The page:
“I learned the hard way that it’s far too much of a burden to manage all of them and to give the required attention to all of them to have them bear fruit. My recommendation is to have one core platform where you want to grow huge, where your content fits best, plus one more complimentary platform that will help advertise your content to those who aren’t on the first platform. This should be the one you use to socialise and connect with your audience.”
In his experience, YouTube is his core platform, followed by Twitter for promotion, and now that he’s reached a balance with his personal life and content creation, he’s added Instagram into the mix. When you’re just starting out, keep things simple and don’t focus on more than two at a time.
@BrotherGrimoire explains that in their experience, “community toxicity is by far the easiest to handle” because he doesn’t give trolls the reaction they’re looking for, and his “wonderful team of moderators” will deal with them for him. Of course, having a team of moderators requires you to be an established creator in the first place, but ‘not feeding the trolls’ is a sound piece of advice that applies to everyone.
Dealing with burnout
Burnout is a serious problem, and we’re not talking about Takedown, Revenge, or Paradise (they were phenomenal). To experience burnout is to feel like you have no energy or passion for the thing you were once in love with, perhaps due to overwork, stress, or some external changes. It happens to lots of people and it can even creep up on you without you noticing, if your passion leads you to take on too much. So how do you beat it as a content creator?
Cassie explains that it “can be hard to know if you are going through burnout” because if you’re constantly thinking about work, you start to forget what it’s like to relax and take time for yourself. Creators are more at risk of this - the job doesn’t have natural boundaries, and as it’s passion-led it’s easy to become enraptured by the process of growing your channel and community, and unable to switch off from it all.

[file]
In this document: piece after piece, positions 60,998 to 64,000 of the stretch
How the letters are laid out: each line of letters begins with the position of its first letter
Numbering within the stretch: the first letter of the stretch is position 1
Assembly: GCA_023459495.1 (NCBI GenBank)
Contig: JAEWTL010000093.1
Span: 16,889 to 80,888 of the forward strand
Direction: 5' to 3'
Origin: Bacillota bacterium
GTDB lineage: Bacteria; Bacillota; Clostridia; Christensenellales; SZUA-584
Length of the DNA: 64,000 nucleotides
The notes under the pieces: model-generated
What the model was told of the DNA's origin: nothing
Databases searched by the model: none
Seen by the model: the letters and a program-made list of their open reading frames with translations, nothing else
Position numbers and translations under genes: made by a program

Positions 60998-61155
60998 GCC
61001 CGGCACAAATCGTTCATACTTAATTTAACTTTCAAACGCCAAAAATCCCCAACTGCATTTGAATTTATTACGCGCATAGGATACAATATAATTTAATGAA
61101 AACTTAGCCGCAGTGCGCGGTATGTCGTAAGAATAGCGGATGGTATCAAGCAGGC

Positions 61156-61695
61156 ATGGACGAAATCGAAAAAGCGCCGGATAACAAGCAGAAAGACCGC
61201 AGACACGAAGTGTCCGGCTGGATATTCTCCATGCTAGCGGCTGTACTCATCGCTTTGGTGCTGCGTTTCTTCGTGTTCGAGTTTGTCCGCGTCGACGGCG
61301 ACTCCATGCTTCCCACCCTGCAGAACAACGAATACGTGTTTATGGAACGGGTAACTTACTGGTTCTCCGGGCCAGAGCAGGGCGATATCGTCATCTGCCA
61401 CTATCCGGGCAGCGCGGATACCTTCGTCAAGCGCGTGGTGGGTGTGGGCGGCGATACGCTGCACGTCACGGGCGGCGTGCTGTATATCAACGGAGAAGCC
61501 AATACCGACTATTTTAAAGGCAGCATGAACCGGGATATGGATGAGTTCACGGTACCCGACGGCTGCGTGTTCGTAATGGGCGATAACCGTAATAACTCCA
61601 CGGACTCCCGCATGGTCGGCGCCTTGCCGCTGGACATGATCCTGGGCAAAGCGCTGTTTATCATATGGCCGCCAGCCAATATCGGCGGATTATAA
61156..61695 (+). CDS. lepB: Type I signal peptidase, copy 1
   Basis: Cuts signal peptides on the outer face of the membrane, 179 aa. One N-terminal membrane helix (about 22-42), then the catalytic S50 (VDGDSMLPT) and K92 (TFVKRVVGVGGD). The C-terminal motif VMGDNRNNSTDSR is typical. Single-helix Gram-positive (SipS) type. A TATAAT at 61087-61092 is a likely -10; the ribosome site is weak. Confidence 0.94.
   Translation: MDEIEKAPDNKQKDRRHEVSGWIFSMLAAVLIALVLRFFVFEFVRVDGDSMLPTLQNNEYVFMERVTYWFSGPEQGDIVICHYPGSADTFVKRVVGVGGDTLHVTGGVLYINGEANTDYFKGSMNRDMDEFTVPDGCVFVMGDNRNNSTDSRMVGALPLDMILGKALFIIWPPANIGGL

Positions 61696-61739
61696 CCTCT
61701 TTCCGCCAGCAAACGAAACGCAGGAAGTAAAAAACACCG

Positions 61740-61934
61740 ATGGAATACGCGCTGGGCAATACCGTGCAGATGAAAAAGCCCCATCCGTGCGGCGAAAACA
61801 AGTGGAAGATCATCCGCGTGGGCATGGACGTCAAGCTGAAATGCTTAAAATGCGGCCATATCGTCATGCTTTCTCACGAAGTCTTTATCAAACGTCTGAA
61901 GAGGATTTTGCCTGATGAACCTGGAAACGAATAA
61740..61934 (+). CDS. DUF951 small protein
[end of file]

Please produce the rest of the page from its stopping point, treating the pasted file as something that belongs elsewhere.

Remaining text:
But as Fixer says, you need to put the people around you first. Even though content creation and streaming is (mostly) fun, “there are bigger things” than that in the world and you must not stop caring about the people around you while you’re striving for your dream. That also counts for yourself, as HJ explains you must “look after yourself to do good things” and that while your dream will be achievable, it “shouldn’t be chased at all costs”. If you do reach that point, you must stop and importantly, you must not feel guilty about doing so.
In addition to his point about community toxicity above, Brother Grimoire explains he avoids burnout by setting specific work hours for himself. Outside of those set hours, he forces himself to step away from streaming. @Rushlock does similarly, but takes entire days off:
"It seems like everything will be telling you to not take time off and stick with the grind, but taking a couple of days off per week and completely disengaging has huge benefits. I streamed seven days a week years ago, and I was so drained all the time that taking one or two days off per week had a dramatic effect on my energy levels while interacting live with chat.
“Also don’t make your days longer for the sake of doing so. It can be far better to do four-hour, high-energy broadcasts than say ten-hour sessions, in which you are at a much lower energy for the majority of the time.”